Named after the formidable gentleman who once owned a house and garden on the site in 1819, Mr Cooper’s, the well-acclaimed Manchester bar and restaurant takes its inspiration from his passions around cultivating flowers, fruits, vegetables and ornamental plants.
Using only the very best ingredients, seasonal favourites and quality cuts of meat carved by Manchester’s only in-house butcher, Mr Cooper’s believe in ‘good, clean food, cooked with flair and imagination.’
Having been kindly invited to sample the main menu, we headed down one (muggy) Friday afternoon to see how this held up. With a grand and open plan, the ambience felt prestige yet equally welcoming. Masterfully bringing the outside in, Mr Cooper’s occupies an enchanting garden theme – the pinnacle of which takes the form of a tree, where diners can sit cosily beneath the low hung branches.
While some might deem the theme unnecessary, its main intention is to illustrate a sort of raised glass to the man himself. Décor aside, the food is really where this place comes into its own.
Greeted by a friendly and knowledgeable hostess, we were welcomed to our table beneath Mr Cooper’s tree. At 6pm it was still moderately early for a Friday evening, and with only a few tables occupied it felt a slight shame that such a large and gorgeous space wasn’t more full.
First, we ordered drinks and snacks while we browsed the menu. Unfortunately, the South Australian Merlot had ran out due to popularity, so I opted for the Spanish Rioja at £9.50 (or £26.00 for a carafe). My guest opted for a Camden Helles Pilsner, at £5 a pint. Happily, we shared a plate of incredibly moreish Chargrilled Padron peppers, seasoned with rosemary salt (£4.50).
To start, I ordered the pan fried scallops, served with shallot puree and dusted with hazelnut and caper crumb (£11.50). Juicy and perfectly seared, the accompanying ingredients complemented the creaminess of the scallops wonderfully.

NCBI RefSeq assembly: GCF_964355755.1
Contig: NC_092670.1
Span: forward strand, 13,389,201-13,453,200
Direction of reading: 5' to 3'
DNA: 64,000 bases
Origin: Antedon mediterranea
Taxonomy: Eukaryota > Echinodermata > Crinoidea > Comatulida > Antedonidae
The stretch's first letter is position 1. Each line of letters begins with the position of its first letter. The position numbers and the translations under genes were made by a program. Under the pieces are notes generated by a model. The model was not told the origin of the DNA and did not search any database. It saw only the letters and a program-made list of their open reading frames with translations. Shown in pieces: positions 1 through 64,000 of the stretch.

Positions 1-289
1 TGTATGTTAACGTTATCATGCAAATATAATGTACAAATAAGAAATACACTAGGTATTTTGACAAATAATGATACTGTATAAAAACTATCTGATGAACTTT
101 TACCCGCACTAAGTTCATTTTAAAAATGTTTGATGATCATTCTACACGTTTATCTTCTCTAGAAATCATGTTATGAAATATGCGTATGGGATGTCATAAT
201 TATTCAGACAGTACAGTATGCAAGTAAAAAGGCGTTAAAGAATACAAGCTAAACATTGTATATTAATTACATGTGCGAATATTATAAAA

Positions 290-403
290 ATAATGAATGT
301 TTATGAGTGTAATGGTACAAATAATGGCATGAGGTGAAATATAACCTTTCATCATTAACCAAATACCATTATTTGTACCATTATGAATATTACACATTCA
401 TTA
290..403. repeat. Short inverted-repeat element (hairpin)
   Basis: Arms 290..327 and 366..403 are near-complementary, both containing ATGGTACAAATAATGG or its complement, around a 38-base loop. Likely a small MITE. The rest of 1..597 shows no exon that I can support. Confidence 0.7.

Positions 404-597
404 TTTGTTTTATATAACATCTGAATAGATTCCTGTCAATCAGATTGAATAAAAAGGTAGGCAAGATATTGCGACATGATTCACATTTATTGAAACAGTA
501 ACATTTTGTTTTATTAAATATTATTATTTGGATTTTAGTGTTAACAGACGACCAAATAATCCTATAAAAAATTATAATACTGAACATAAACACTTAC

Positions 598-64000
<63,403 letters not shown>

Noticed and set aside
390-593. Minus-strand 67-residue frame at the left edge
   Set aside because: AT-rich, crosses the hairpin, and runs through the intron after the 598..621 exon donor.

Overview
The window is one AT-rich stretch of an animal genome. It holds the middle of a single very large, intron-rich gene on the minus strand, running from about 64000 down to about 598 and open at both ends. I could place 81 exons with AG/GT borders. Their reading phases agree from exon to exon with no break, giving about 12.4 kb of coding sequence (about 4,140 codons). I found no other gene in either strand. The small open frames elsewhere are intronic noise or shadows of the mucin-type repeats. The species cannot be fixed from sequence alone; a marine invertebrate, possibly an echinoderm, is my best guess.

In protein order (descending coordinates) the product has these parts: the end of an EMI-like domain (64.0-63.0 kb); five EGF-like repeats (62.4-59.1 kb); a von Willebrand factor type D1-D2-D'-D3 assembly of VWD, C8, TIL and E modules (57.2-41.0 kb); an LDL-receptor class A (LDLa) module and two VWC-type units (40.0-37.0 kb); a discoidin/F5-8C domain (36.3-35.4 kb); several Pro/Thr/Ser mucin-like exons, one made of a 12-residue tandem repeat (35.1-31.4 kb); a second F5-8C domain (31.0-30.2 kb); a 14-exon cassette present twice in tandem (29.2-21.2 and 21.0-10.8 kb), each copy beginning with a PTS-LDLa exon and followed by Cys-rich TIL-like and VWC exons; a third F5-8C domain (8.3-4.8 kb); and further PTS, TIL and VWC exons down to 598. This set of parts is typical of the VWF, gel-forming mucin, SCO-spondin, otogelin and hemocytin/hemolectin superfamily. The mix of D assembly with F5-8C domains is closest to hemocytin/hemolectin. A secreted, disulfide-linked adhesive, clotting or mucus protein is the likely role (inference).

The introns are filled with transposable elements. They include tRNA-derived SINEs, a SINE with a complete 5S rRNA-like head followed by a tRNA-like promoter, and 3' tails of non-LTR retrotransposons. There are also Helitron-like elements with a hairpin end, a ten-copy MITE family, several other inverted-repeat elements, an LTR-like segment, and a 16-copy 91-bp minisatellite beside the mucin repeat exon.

My guest, who ordered the slow cooked crispy pork belly, celeriac slaw, black pudding and apple puree, enjoyed great flavour with just the right amount of fat.
On to the mains, I went for the salmon (£14.00) and a side of creamy mashed potato (£4.00). Soft and tender, the salmon fillet was fresh and subtle in flavour. The side of mash was buttery, velvety and moreish – naturally, I loaded it onto the plate.
We also went for the braised beef cheek, served with spring greens and bone marrow crumb (£11.50), also served with mash. After deliberating on Mr Cooper’s options for a while, this dish came with high recommendation from our hostess – and we’re glad we trusted her on this one. Succulent and saturated deep in flavour, the beef was wondrously melt in the mouth.
We couldn’t leave without sampling the dessert menu – especially The Allotment, which included Mr Cooper’s ‘chocolate soil’, chocolate cherry kirsch mousse, marzipan carrots, strawberry sorbet, baby toffee apples and micro basil mint (£7.50). All wonderfully delightful, our favourite piece of this sweet medley had to be the mousse (…followed closely by the strawberry sorbet).
We also tried the chocolate peanut butter cheesecake, with crunchy honeycomb and ice cream (£7.00) – sweet, rich and decadent; this was heaven.
From the quality hospitality to the exquisite food, our visit to Mr Cooper’s was nothing short of charming.
Food – 5/5. Hard to fault – one of the best three courses we’ve had the pleasure of sampling.
Service – 4/5. One mark dropped for my wine of choice being off the menu.
Atmosphere – 4/5. A lovely vibe… just a shame the space wasn’t more lively.
Value – 5/5. Rational prices for such high quality food – portions were also very reasonable.
Read more about Food and Drink in Manchester